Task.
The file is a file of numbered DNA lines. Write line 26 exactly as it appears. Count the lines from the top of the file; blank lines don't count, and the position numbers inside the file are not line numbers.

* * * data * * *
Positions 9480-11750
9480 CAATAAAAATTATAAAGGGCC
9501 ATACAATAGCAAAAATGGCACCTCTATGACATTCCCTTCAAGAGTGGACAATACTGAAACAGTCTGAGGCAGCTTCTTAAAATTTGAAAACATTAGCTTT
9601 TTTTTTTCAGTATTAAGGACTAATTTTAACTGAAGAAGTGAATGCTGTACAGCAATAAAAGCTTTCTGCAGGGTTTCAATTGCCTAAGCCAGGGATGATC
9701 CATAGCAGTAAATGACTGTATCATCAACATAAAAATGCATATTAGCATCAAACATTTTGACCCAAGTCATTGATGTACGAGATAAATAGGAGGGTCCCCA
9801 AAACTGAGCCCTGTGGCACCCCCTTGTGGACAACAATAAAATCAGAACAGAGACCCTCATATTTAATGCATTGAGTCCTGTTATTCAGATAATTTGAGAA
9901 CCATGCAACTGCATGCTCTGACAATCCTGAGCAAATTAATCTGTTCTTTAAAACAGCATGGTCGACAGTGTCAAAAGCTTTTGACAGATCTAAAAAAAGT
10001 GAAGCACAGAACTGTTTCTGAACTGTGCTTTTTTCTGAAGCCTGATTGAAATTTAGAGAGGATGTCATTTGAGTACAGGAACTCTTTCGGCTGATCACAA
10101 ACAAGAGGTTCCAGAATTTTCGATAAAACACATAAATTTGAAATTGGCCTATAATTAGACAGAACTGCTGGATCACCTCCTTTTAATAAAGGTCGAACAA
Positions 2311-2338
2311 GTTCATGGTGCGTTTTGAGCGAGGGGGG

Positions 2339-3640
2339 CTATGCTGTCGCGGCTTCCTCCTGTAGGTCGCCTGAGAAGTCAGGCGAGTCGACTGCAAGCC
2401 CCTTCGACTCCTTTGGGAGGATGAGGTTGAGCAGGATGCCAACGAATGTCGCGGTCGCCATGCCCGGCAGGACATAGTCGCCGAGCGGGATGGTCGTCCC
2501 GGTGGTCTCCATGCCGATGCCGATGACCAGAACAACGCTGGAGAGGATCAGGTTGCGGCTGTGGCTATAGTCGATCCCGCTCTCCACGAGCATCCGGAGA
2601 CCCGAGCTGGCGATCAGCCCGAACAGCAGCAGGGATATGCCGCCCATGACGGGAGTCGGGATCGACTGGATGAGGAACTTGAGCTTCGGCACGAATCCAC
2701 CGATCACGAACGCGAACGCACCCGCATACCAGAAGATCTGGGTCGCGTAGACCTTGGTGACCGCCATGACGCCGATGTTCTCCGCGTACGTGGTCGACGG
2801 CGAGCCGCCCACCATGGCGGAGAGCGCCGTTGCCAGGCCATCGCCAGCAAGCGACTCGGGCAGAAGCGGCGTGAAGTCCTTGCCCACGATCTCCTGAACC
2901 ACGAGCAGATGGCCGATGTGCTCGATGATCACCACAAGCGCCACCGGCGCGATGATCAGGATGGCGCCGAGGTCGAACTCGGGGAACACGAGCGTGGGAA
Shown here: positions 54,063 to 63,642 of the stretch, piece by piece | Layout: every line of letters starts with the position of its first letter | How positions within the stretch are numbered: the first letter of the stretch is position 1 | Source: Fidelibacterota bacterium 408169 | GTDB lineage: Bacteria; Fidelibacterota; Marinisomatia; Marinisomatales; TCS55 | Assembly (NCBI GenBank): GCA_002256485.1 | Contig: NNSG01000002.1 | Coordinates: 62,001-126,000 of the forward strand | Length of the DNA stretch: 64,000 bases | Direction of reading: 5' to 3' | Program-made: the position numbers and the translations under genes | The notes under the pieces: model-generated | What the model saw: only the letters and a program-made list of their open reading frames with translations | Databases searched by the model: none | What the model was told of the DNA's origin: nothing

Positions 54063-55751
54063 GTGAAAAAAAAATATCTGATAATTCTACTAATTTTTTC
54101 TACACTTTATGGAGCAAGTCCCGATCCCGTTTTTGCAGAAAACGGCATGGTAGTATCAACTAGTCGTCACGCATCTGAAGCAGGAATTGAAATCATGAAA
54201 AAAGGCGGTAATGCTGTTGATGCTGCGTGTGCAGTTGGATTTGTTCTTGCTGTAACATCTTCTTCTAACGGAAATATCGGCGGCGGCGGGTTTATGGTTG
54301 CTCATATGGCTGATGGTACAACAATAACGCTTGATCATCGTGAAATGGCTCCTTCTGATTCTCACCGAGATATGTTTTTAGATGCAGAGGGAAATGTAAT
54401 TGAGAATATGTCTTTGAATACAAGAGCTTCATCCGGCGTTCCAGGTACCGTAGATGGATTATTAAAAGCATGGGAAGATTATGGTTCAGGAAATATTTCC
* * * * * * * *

54401 TGAGAATATGTCTTTGAATACAAGAGCTTCATCCGGCGTTCCAGGTACCGTAGATGGATTATTAAAAGCATGGGAAGATTATGGTTCAGGAAATATTTCC